April 21st, 2010
It seems like jazz musicians are always thinking about tunes; knowing tunes, learning tunes, how does that one go again? Performing in different situations we are expected to know certain tunes that other musicians will call or even people in the audience will request. This can seem like a very daunting task at first and really it seems like there are always more tunes to learn, but by learning and practicing tunes in a structured way you can start to build a lasting repertoire.
Learn it by ear
Although at first learning a melody and changes to a standard in this way can seem more difficult than simply reading the music from a real book, the benefits of figuring out tunes by ear is much greater…actually it is not even close compared to reading from a page. When you try to memorize a tune out of a real book, you are taking your ears completely out of the equation. Visually you can see everything and mentally understand it, but unless your memory is photographic you won’t be able to remember the tune an hour from now let alone the next day.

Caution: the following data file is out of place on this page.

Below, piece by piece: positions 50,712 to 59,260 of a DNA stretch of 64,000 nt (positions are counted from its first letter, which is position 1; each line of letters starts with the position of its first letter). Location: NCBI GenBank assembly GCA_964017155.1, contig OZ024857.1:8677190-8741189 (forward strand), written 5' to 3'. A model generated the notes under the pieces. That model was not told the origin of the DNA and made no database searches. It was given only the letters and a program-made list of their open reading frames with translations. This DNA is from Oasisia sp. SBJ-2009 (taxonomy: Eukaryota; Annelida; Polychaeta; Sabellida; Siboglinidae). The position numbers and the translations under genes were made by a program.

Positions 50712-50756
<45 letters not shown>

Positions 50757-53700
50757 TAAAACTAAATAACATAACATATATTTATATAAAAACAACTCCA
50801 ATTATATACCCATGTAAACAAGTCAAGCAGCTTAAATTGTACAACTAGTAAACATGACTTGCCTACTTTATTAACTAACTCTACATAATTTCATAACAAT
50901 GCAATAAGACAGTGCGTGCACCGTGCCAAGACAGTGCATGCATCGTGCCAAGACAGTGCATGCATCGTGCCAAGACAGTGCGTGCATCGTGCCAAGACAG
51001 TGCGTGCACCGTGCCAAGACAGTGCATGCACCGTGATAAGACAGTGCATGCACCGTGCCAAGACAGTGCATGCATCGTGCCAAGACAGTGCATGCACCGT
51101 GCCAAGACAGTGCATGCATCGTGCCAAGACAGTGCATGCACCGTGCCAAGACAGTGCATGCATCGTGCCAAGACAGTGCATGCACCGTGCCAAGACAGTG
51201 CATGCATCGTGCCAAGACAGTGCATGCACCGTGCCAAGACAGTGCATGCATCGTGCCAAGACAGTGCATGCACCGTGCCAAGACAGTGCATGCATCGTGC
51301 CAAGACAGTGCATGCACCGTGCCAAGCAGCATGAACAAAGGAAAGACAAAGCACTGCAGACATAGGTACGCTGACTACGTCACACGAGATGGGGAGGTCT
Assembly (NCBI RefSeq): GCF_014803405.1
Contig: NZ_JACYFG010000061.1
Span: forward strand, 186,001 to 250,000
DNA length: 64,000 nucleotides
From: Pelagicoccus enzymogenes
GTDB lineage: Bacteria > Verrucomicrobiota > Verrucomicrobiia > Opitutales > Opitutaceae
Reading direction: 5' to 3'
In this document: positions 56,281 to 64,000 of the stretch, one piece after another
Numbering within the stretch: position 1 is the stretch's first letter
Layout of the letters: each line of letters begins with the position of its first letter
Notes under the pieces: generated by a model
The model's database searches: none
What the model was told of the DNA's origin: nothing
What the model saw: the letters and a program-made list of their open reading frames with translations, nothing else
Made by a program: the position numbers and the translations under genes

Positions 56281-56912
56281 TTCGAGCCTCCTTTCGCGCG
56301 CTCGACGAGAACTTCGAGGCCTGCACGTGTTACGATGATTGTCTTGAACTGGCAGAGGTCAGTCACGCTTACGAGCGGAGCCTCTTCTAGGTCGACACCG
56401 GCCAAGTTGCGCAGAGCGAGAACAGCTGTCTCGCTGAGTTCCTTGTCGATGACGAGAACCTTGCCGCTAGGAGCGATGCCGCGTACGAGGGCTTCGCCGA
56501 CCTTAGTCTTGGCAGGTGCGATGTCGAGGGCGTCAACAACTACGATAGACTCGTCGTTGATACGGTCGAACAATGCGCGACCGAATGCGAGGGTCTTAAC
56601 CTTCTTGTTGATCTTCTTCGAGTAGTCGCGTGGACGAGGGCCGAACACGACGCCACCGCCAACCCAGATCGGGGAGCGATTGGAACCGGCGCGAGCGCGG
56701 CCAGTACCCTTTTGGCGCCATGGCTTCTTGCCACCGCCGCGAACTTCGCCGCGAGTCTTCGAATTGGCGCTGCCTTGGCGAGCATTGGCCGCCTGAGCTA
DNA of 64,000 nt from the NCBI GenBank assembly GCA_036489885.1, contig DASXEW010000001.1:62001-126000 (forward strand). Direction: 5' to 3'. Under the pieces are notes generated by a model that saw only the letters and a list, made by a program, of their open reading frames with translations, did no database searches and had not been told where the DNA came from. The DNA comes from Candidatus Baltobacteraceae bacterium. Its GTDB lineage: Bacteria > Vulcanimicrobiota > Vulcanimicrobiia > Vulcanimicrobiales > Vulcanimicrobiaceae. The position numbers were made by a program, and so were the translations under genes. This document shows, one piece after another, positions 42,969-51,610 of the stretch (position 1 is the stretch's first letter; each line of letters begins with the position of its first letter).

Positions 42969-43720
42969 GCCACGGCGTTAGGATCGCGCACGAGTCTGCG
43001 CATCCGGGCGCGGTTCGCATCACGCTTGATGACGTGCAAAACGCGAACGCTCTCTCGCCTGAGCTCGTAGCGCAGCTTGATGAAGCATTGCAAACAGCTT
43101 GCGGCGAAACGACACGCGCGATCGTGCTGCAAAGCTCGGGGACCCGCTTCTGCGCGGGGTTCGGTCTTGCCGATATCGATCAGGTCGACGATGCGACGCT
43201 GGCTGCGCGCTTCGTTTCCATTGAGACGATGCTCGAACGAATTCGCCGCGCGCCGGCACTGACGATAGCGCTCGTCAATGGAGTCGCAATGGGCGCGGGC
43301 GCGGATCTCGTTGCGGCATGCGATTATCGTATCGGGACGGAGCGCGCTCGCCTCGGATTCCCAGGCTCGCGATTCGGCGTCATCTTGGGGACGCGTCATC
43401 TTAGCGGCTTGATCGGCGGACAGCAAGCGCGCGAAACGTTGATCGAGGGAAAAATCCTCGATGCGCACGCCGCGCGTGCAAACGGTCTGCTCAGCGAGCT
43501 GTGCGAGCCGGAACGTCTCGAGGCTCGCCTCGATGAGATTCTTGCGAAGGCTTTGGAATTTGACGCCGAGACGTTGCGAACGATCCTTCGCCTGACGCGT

Using your ears and instrument to figure out melodies and chord progressions physically connects you to the music and this along with repetition is the key to memorization. Take for example, all the language learning software out there today that are based upon this very concept. In these programs you hear a phrase in the language you are trying … Read More
April 20th, 2010
Transcribe, transcribe , transcribe. It is what you’ve been hearing since you started to learn how to improvise…and for a good reason. Transcribing is one of the best ways to learn the stylistic language of jazz, improve your ear and in short, become a better all around improviser. The mere act of learning a solo by ear is so much more effective than reading any piece of music or exercise and done as a daily part of practice, the results in your improvising will be immediate. But, transcribing is not the end point in developing your own jazz vocabulary, it should be the first step in creating your personal sound. Try some of these exercises to go beyond just learning the notes:
Pick a part of a solo that catches your ear